Jan Bartek – AncientPages.com – The saying “there is nothing new under the Sun” seems appropriate when we learn that sanitary hardware was invented long ago.
Scientists have unearthed fragments of a 2,400-year-old flush toilet and a bent flush pipe among the ruins of a palace in the Yueyang archaeological site in the central city of Xi’an. The discovery was made when researchers analyzed soil samples attempting to learn what ancient people ate.
Broken parts of the toilet, including a bent pipe, were unearthed from the Yueyang archaeological site in Xi’an, Shaanxi province. Credit: China Daily
Yueyang was the capital of the Qin Kingdom for about 35 years and also the first capital city of the Han Dynasty, during which palaces were demolished to make way for farmlands.
“The toilet is believed to have been used by Qin Xiaogong (381-338 BC) or his father Qin Xian’gong (424-362 BC) of the Qin Kingdom during the Warring States Period (475-221 BC), or by Liu Bang, the first emperor of the Han Dynasty (206 BC-AD 220). The palace was possibly used for administrative affairs,” Global China Daily reports.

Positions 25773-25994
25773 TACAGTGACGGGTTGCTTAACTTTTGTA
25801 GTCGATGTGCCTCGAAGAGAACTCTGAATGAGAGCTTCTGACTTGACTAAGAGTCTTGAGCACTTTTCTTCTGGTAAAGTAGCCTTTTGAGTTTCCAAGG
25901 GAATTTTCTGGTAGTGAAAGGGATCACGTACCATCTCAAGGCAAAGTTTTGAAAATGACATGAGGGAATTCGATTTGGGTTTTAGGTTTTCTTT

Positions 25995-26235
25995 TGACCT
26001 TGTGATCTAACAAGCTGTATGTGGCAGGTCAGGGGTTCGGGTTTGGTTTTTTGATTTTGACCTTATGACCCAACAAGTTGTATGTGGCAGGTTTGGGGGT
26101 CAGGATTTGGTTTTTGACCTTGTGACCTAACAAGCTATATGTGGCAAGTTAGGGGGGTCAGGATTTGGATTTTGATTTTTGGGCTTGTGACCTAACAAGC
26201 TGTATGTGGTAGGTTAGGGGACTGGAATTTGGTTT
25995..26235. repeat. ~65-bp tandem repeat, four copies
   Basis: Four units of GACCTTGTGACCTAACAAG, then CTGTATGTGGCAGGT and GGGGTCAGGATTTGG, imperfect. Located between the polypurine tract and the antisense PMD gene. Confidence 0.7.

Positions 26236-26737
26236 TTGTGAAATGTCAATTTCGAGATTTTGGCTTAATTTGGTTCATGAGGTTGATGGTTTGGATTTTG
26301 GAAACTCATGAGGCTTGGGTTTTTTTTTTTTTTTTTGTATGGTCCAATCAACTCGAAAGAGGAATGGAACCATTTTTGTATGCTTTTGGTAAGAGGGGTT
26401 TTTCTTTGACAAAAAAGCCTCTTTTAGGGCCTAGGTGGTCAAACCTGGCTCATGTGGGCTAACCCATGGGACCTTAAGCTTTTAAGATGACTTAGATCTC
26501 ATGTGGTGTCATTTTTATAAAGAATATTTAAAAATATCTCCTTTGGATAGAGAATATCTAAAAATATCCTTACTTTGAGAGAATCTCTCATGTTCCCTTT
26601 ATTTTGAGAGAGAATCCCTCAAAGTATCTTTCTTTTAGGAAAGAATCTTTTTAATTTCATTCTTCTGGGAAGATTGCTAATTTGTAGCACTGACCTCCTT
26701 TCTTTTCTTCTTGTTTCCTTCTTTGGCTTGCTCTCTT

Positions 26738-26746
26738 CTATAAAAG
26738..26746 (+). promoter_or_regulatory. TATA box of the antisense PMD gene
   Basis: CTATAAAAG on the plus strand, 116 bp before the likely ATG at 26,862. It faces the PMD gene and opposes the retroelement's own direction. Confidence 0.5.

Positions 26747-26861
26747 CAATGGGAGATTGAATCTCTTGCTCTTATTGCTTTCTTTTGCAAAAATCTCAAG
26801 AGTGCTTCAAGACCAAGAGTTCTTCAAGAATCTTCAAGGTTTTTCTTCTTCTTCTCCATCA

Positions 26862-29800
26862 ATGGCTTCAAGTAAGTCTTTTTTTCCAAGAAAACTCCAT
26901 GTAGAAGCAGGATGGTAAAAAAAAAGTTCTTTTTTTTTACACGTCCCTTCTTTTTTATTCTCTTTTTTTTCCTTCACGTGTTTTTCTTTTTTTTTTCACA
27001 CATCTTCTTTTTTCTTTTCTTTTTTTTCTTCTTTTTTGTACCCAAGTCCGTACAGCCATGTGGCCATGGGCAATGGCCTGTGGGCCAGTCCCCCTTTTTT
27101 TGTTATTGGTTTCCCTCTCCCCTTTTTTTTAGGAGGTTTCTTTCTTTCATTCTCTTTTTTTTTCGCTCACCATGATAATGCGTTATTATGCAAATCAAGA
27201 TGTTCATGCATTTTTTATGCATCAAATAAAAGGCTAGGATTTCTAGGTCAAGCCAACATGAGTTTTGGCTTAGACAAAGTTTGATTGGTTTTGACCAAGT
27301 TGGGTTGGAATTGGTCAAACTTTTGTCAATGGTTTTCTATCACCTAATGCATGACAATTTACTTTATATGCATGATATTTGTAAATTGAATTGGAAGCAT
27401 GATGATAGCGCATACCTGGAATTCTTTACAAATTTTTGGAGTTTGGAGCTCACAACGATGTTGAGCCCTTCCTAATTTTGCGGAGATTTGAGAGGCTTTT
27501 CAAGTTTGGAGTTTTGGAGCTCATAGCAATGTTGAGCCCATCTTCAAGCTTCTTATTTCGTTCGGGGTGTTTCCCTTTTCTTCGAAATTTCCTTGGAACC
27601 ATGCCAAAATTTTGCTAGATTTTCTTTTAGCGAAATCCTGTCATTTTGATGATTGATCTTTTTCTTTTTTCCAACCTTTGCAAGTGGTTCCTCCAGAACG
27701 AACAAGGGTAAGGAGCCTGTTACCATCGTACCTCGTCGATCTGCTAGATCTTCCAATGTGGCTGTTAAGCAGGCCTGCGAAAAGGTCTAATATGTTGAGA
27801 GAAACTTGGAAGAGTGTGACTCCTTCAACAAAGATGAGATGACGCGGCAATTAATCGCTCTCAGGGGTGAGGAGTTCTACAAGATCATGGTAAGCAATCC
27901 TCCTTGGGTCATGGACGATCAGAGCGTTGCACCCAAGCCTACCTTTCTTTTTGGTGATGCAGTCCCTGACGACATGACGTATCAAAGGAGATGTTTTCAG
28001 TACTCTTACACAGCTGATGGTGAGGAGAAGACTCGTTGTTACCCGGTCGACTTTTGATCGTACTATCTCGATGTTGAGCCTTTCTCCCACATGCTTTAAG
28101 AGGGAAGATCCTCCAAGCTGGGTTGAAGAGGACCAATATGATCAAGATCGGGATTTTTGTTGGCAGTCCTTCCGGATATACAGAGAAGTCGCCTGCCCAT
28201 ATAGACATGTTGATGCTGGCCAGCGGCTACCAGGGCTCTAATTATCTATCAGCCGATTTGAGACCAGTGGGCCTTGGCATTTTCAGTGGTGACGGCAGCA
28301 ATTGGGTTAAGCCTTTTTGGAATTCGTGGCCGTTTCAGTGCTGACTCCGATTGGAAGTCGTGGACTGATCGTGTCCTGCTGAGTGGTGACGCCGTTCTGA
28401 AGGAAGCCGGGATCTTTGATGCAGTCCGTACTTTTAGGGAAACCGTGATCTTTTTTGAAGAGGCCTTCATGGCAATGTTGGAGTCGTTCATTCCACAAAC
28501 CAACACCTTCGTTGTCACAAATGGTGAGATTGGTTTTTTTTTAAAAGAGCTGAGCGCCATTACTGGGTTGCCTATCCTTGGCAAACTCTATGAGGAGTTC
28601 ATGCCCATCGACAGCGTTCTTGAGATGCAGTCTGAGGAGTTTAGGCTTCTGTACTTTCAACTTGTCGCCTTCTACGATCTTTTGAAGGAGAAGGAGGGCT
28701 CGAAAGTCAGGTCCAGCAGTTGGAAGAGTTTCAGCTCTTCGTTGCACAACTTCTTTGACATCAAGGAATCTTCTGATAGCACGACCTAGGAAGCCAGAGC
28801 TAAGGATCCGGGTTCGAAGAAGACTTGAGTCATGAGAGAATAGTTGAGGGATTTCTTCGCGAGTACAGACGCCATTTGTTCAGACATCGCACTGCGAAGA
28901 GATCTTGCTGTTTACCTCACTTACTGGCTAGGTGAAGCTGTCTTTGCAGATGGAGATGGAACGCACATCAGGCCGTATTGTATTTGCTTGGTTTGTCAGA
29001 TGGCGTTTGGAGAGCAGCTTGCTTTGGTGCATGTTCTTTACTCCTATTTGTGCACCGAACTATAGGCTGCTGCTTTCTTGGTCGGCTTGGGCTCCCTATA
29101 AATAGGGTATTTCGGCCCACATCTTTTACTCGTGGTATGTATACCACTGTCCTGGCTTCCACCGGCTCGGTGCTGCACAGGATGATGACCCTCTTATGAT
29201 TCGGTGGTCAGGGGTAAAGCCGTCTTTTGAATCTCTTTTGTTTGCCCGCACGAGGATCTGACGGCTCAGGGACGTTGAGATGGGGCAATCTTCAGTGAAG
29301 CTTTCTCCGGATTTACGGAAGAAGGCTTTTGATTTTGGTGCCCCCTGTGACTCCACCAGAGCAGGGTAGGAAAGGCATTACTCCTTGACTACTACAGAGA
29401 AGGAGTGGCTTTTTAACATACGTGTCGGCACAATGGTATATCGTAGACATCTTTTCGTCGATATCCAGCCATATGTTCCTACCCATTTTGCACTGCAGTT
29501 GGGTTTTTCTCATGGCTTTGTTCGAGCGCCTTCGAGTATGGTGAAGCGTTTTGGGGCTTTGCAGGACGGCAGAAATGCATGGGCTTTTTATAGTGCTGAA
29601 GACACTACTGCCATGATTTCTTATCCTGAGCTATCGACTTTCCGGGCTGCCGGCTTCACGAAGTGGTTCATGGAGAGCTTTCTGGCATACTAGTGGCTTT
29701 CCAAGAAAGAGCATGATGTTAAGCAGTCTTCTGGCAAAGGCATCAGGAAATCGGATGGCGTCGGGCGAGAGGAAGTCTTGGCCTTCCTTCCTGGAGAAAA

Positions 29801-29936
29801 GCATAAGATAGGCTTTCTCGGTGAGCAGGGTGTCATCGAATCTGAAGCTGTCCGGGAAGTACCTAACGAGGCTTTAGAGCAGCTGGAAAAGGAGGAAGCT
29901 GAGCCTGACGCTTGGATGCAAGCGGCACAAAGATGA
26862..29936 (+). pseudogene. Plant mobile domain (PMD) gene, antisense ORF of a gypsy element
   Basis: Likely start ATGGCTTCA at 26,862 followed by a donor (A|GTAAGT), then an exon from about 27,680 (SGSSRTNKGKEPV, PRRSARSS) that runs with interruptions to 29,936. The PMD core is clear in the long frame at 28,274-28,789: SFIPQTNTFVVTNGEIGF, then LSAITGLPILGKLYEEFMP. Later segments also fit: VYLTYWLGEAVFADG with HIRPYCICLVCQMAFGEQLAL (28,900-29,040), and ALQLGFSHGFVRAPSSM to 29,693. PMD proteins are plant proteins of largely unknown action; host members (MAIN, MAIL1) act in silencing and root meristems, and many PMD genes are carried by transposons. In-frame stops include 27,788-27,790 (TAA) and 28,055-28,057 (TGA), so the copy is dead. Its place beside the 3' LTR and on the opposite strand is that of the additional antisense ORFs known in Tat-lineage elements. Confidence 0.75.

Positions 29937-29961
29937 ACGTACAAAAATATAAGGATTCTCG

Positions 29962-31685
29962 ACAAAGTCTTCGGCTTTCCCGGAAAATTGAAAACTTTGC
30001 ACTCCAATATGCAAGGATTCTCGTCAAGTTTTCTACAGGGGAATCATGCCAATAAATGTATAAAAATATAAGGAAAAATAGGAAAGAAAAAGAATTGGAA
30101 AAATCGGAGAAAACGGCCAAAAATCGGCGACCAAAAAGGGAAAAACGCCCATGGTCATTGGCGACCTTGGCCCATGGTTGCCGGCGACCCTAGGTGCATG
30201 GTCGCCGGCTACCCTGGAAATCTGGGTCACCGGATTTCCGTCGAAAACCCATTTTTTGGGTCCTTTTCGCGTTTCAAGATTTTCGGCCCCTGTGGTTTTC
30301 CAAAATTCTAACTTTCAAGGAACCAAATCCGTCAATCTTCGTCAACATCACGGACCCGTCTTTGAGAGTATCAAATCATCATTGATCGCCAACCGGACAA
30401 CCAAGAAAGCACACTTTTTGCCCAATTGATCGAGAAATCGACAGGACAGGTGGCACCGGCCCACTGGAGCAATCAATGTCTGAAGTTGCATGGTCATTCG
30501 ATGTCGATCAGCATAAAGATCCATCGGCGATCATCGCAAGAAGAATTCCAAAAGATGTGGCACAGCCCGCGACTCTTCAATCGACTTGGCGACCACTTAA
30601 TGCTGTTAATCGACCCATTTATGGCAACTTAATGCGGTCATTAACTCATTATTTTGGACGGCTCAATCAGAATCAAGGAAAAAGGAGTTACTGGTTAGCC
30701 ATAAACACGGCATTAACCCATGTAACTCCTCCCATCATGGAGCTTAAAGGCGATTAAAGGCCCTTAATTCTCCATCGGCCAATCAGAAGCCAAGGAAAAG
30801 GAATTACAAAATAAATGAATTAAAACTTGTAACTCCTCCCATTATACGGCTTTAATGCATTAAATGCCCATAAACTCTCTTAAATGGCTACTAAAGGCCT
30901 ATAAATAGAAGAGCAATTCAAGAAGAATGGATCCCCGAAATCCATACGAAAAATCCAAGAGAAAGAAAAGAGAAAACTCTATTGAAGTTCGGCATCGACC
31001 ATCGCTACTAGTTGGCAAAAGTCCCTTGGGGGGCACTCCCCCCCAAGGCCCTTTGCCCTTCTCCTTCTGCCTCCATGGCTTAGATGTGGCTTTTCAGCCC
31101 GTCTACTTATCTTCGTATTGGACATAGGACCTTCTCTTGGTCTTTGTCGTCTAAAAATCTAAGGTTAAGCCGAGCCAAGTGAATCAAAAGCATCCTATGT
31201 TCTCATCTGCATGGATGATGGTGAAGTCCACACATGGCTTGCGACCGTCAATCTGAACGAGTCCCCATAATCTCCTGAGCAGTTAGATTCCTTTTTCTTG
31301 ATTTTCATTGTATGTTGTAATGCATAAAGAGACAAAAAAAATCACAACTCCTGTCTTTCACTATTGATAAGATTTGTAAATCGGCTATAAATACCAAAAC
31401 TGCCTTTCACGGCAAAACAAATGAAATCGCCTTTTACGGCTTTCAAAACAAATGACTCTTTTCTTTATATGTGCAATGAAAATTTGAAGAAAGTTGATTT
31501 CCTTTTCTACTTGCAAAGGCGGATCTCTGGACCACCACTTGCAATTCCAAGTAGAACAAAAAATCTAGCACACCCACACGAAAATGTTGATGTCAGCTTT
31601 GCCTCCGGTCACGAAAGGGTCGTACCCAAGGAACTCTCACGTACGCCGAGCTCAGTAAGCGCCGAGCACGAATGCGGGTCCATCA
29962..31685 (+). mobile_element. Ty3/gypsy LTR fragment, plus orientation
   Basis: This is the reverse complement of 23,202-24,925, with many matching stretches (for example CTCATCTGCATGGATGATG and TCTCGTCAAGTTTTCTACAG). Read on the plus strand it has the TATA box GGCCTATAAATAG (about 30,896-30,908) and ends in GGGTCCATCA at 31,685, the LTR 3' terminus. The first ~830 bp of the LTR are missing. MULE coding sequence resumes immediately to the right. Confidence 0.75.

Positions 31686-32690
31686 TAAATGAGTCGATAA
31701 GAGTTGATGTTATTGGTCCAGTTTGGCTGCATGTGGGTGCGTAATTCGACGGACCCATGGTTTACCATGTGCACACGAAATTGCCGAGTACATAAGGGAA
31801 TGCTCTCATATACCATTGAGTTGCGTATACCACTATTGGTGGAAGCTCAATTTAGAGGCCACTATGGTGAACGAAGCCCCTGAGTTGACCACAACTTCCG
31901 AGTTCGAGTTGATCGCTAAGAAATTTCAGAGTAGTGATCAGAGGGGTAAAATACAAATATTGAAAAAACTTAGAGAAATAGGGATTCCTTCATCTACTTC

Researchers say the toilet was a “luxury object” inside the palace, with a pipe leading to an outdoor pit. We cannot know with certainty, but most likely, “servants probably poured water into the toilet every time it was used.” Whether its users sat on it or squatted over it, is also a matter of speculation, but “based on previous records about toilets, such as stone carvings on the tombs of royal members during the Western Han Dynasty (206 BC-AD 24), they likely squatted over it.”
“It is the first and only flush toilet to be ever unearthed in China. Everybody at the site was surprised, and then we all burst into laughter,” Liu Rui, a researcher at the Institute of Archaeology at the Chinese Academy of Social Sciences, who was part of the excavation team at Yueyang said.
The flush toilet is concrete proof of the importance the ancient Chinese attached to sanitation,” Liu said, adding that there were few records of indoor toilets in ancient times.
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Before the newly announced discovery, the invention of the first flush toilet was widely credited to English courtier John Harington, who supposedly installed one for Queen Elizabeth in the 16th century. However, 4,000-year-old drainage systems that might have been connected with toilets have been found in northwest India.
Scientists say the partially restored toilet is now a key to further archaeological research on Yueyang.
Written by Jan Bartek – AncientPages.com Staff Writer